If your code is well designed, though, there is the chance that this amount of memory is actually needed (unlikely, but don't know without more details). If this would be the case, then let the system manage the memory, it will release the objects when it is appropriate. This, and try to make optimizations somewhere if memory usage is a concern.

Off-topic: these long nested if's with multiple return points within the method are not a very good idea; I suggest you reestructure your code slightly. If you write clearer code, you'll have more control over it, and you will find solutions to problems faster.

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Are you calling this from a loop or without returning to the main event loop? Adding an explicit @autoreleasepool might help.

-(void)writeFileToIcon:(NSString *)fullPath :(NSString *)finalPath :(NSSize)outputSize
{
    @autoreleasepool {
        NSBitmapImageRep *rep = [NSBitmapImageRep imageRepWithData:[[self scaleImage:[[NSImage alloc]initWithContentsOfFile:fullPath] toSize:outputSize] TIFFRepresentation]];
        NSData *dataToWrite = [rep representationUsingType:NSPNGFileType properties:nil];
        [dataToWrite writeToFile:finalPath atomically:YES];
    }
}

Theoretically, this isn't necessary as code compiled with ARC short circuits the autoreleasepool in some circumstances. However, you may be defeating that optimization here somehow.

Note that it's generally better to do this in the place where the memory allocation becomes the problem logically. So your for loop where you call this method would be a better place for the @autoreleasepool.

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It would be better to do this in the parent for loop, instead of in the writeFileToIcon:finalPath: method. –  Abhi Beckert Mar 24 '14 at 22:42
    
Totally agree. I didn't do so because the parent loop wasn't represented in the code, but I'll add a note about that. –  Steven Fisher Mar 24 '14 at 22:43
    
The OP wrote "@autoreleasepool does not help that much"... –  CRD Mar 24 '14 at 23:59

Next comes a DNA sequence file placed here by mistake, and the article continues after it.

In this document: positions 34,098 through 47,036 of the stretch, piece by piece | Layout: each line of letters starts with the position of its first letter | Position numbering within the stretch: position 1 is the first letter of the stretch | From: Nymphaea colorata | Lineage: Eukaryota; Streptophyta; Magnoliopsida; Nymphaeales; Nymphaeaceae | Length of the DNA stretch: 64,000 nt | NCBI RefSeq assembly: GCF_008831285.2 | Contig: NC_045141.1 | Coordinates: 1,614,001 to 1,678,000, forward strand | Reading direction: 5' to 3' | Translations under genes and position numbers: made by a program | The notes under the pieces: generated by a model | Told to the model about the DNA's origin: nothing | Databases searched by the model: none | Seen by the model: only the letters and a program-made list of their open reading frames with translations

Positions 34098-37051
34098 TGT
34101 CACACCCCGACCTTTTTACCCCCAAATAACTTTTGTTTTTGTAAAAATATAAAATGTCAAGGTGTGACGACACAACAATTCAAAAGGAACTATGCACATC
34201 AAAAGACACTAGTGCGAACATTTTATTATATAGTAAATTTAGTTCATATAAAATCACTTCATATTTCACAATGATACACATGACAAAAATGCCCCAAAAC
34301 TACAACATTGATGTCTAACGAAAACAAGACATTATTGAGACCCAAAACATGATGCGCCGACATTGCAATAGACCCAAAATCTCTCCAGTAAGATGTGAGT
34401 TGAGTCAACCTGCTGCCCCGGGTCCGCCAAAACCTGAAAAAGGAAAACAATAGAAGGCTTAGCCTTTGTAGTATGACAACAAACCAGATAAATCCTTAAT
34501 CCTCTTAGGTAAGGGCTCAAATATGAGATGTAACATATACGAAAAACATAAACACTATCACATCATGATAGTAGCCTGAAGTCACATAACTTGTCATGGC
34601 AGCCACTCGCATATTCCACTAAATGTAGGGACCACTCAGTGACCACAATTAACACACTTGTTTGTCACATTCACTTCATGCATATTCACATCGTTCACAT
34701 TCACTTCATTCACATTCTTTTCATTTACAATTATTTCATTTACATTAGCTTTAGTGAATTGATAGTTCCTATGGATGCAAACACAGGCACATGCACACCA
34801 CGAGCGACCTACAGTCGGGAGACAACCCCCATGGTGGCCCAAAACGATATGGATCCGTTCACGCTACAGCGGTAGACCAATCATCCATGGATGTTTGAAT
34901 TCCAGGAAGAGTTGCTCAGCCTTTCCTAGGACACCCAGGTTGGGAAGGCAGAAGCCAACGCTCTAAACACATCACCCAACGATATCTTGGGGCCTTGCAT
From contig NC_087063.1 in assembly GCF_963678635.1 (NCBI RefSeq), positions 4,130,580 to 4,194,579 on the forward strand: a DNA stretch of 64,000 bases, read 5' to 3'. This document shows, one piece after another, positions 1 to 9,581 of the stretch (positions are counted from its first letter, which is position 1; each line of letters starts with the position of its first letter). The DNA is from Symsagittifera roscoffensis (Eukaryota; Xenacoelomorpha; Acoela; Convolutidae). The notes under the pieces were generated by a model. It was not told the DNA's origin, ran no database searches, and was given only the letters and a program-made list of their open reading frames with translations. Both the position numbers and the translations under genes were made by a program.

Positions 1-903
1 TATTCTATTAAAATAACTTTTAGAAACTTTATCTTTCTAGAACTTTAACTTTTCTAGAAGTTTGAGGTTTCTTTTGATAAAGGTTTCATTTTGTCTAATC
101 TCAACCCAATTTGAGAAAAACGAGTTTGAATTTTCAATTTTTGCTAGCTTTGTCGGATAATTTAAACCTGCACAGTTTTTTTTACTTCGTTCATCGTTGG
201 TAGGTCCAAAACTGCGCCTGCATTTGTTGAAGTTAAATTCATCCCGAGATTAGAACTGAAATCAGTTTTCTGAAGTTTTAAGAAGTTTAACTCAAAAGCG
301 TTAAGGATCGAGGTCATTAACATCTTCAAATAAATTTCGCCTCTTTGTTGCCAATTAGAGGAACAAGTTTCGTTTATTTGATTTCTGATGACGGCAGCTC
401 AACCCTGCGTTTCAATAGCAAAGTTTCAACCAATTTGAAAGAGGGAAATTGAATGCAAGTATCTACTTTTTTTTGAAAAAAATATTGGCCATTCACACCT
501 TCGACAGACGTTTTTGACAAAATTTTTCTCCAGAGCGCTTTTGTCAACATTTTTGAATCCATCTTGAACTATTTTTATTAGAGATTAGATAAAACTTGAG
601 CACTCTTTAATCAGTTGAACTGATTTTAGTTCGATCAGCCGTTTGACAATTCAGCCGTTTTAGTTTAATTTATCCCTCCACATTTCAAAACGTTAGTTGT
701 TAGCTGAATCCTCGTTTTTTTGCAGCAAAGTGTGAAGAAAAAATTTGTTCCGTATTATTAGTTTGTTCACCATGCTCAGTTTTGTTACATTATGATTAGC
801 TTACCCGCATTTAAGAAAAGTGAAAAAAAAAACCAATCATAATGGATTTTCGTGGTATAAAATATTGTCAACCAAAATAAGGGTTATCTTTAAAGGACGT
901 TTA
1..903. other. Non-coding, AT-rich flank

Question updated to reflect the fact that the analyser showed me that the issue came from the drawRect. However I am not sure how to free up memory after drawRect –  Laurent Crivello Mar 25 '14 at 11:43

My guess is your issue is related to caching in the image classes, but that could be wrong. What does appear to improve matters:

-(void)writeFileToIcon:(NSString *)fullPath :(NSString *)finalPath :(NSSize)outputSize
{
    // wrap in autorelease pool to localise any use of this by the image classes
    @autoreleasepool
    {
        NSImage *dstImage = [self scaleImageFile:finalPath toSize:outputSize];
        NSBitmapImageRep *rep = [[NSBitmapImageRep alloc] initWithData:[dstImage TIFFRepresentation]];
        NSData *dataToWrite = [rep representationUsingType:NSPNGFileType properties:nil];
        [dataToWrite writeToFile:finalPath atomically:YES];
    }
}

- (NSImage *)scaleImageFile:(NSString *)fullPath toSize:(NSSize)targetSize
{
    NSImageRep *srcImageRep = [NSImageRep imageRepWithContentsOfFile:fullPath];
    if (srcImageRep == nil)
        return nil;

    NSSize imageSize = NSMakeSize(srcImageRep.pixelsWide, srcImageRep.pixelsHigh);
    NSSize scaledSize;
    NSPoint thumbnailPoint = NSZeroPoint;
    NSRect thumbnailRect;

    if (!NSEqualSizes(imageSize, targetSize))
    {
        // your existing scale calculation
        ...

        scaledSize = NSMakeSize(scaledWidth, scaledHeight);
    }
    else
        scaledSize = imageSize;

    srcImageRep.size = scaledSize;

    NSImage *newImage = [[NSImage alloc] initWithSize:scaledSize];

    [newImage lockFocus];

    thumbnailRect.origin = NSZeroPoint;
    thumbnailRect.size = scaledSize;

    [srcImageRep drawInRect:thumbnailRect];

    [newImage unlockFocus];
    return newImage;
}

This uses NSImageRep which appears in this case to reduce memory footprint. On a sample run using full screen desktop images scaled to 32x32 the above hovered around 16Mb while the original NSImage based version steadily grew to 32Mb. YMMV of course.

HTH